Tag: Ecosystems

Natural History / Natural History - 8 months ago

What is a watershed?

While some watersheds are relatively small, others encompass thousands of square miles and may contain streams, rivers, lakes, reservoirs, and underlying groundwater that are hundreds of miles inland. Shown here: an aerial view of Drakes Bay, par...

Natural History / Natural History - 11 months ago

What is a backscatter?

VIDEO: How does backscatter help us understand the sea floor? Here's what you need to know in less than a minute. Transcript Backscatter is the reflection of a signal (such as sound waves or light) back in the direction from where it originat...

Natural History / Natural History - 11 months ago

What is a ghost forest?

A ghost forest on Capers Island, South Carolina. As sea level rises, more and more saltwater encroaches on the land. Along the world’s coasts and estuaries, invading seawater advances and overtakes the fresh water that deciduous trees rely upo...

Natural History / Natural History - 1 year ago

What is eutrophication?

This NASA Earth Observatory image shows the region where the Mississippi River meets the Gulf of Mexico. It illustrates how sediment is moved from the land to the sea. The Mississippi River carries millions of tons of nutrient-rich sediment into...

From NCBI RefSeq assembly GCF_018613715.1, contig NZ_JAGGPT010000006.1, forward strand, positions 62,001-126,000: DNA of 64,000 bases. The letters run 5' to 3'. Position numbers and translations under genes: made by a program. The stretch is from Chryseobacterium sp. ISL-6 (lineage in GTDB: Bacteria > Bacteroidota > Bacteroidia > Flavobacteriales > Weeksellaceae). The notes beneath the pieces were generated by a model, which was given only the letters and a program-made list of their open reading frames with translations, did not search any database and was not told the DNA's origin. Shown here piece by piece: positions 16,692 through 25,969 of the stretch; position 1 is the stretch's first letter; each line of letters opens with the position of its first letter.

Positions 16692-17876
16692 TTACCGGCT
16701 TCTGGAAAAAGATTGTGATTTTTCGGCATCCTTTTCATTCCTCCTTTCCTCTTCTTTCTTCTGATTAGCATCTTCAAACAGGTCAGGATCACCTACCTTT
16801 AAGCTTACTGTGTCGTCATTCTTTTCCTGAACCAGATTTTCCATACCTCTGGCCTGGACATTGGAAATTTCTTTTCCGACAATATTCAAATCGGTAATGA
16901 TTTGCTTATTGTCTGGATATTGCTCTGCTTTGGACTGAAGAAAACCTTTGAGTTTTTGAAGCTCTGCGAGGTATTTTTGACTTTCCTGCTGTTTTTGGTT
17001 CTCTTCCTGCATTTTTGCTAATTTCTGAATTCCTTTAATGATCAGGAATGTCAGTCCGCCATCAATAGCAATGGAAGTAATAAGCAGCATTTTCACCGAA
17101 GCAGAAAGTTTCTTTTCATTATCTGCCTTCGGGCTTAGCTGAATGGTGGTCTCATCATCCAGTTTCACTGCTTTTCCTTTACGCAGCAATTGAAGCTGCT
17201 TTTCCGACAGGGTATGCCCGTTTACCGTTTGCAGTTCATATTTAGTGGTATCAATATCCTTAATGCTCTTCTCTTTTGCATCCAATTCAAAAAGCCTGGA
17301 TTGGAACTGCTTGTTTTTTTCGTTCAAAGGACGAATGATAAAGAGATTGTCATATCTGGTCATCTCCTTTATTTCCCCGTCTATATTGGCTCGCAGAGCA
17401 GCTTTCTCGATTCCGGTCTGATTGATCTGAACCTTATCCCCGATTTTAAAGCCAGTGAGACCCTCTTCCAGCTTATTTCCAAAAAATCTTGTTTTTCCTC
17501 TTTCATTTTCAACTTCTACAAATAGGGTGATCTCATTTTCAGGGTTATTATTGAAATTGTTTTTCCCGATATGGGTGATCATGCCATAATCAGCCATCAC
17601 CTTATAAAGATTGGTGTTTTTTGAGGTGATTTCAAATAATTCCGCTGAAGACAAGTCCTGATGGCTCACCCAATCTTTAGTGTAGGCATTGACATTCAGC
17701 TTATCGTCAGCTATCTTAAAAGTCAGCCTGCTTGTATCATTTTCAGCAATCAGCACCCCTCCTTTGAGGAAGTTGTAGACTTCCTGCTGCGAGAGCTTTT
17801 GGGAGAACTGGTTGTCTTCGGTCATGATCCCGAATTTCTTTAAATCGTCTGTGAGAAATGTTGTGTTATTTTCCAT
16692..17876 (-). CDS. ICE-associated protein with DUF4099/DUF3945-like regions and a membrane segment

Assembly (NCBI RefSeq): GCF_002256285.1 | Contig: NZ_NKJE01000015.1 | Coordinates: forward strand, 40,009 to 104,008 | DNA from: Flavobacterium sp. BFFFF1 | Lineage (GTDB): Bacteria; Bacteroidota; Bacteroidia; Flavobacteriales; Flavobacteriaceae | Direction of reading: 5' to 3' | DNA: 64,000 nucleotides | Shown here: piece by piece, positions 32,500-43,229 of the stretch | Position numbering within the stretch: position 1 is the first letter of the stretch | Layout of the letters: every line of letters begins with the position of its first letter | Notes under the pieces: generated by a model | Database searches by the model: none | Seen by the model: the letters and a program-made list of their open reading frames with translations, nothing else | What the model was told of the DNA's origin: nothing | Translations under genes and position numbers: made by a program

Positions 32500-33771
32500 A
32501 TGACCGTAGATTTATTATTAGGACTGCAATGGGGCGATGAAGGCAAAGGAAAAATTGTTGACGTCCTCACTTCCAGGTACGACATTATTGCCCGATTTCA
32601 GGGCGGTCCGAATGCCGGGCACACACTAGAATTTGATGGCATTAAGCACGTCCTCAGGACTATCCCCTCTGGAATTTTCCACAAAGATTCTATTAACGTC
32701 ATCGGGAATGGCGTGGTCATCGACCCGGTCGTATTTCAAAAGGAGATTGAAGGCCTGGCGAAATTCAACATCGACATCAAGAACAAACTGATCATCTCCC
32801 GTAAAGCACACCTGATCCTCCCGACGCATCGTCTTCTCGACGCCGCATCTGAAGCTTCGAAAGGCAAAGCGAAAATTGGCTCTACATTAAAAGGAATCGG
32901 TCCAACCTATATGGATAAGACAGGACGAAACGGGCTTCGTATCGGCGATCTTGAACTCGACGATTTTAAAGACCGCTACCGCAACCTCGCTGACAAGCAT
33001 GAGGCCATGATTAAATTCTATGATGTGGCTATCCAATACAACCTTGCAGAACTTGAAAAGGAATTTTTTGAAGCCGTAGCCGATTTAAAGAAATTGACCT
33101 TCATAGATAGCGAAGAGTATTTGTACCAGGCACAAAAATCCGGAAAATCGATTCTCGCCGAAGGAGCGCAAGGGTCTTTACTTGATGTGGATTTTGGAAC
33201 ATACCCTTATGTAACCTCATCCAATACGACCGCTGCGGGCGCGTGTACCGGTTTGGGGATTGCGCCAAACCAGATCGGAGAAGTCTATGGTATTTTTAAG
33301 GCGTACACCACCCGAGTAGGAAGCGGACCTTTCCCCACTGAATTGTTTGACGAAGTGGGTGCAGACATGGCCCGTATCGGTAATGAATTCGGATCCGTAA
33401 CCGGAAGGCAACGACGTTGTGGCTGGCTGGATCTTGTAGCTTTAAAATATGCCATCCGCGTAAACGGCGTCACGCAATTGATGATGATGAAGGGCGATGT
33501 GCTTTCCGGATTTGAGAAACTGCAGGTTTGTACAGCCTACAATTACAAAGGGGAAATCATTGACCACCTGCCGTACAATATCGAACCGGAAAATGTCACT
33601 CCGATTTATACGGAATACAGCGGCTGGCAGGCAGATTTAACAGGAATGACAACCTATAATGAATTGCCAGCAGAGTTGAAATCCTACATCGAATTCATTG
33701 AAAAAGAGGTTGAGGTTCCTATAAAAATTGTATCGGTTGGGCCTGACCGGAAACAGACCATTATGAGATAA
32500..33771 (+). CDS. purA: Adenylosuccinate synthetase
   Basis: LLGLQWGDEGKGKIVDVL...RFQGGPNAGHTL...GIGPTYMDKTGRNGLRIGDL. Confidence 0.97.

Natural History / Natural History - 1 year ago

How does sand form?

The giant bumphead parrotfish is an amazing fish that can live to be 40 years old, growing up to four feet long and 100 pounds. They use their large head bumps to literally bump heads during competitive displays, when large numbers of fish aggreg...

Natural History / Natural History - 1 year ago

What are brain corals?

Brain coral in the Dry Tortugas, Florida. The cerebral-looking organisms known as brain corals do not have brains, but they can grow six feet tall and live for up to 900 years! Found in the Caribbean, Atlantic, and Pacific Oceans, brain corals...

Natural History / Natural History - 1 year ago

What is a catcher beach?

A classic example of a catcher beach along the shores of Hawaii. This map shows debris concentrations from an aerial survey done in Alaska in 2012. The map points to two known catcher areas, along Kruzof Island and Gore Point. Not to be...

Natural History / Natural History - 1 year ago

Are all fish cold-blooded?

Fisheries biologist Nicholas Wegner of NOAA Fisheries' Southwest Fisheries Science Center in La Jolla, California, lead author of the a 2015 research paper that discovered the unique warm-blooded characteristics of the opah (shown here). Not a...

Natural History / Natural History - 1 year ago

What is ocean noise?

Humpback whales swimming underwater. Photo credit: Ed Lyman/NOAA, under NOAA permit #14682 Many marine organisms rely on their ability to hear for their survival. Sound is the most efficient means of communication underwater and is the primary...

Natural History / Natural History - 1 year ago

What is a sea lamprey?

The rasping mouth of the sea lamprey, an infamous Great Lakes invader. Image credit: Ted Lawrence/Great Lakes Fishery Commission Among the most primitive of all vertebrate species, the sea lamprey is a parasitic fish native to the northern and...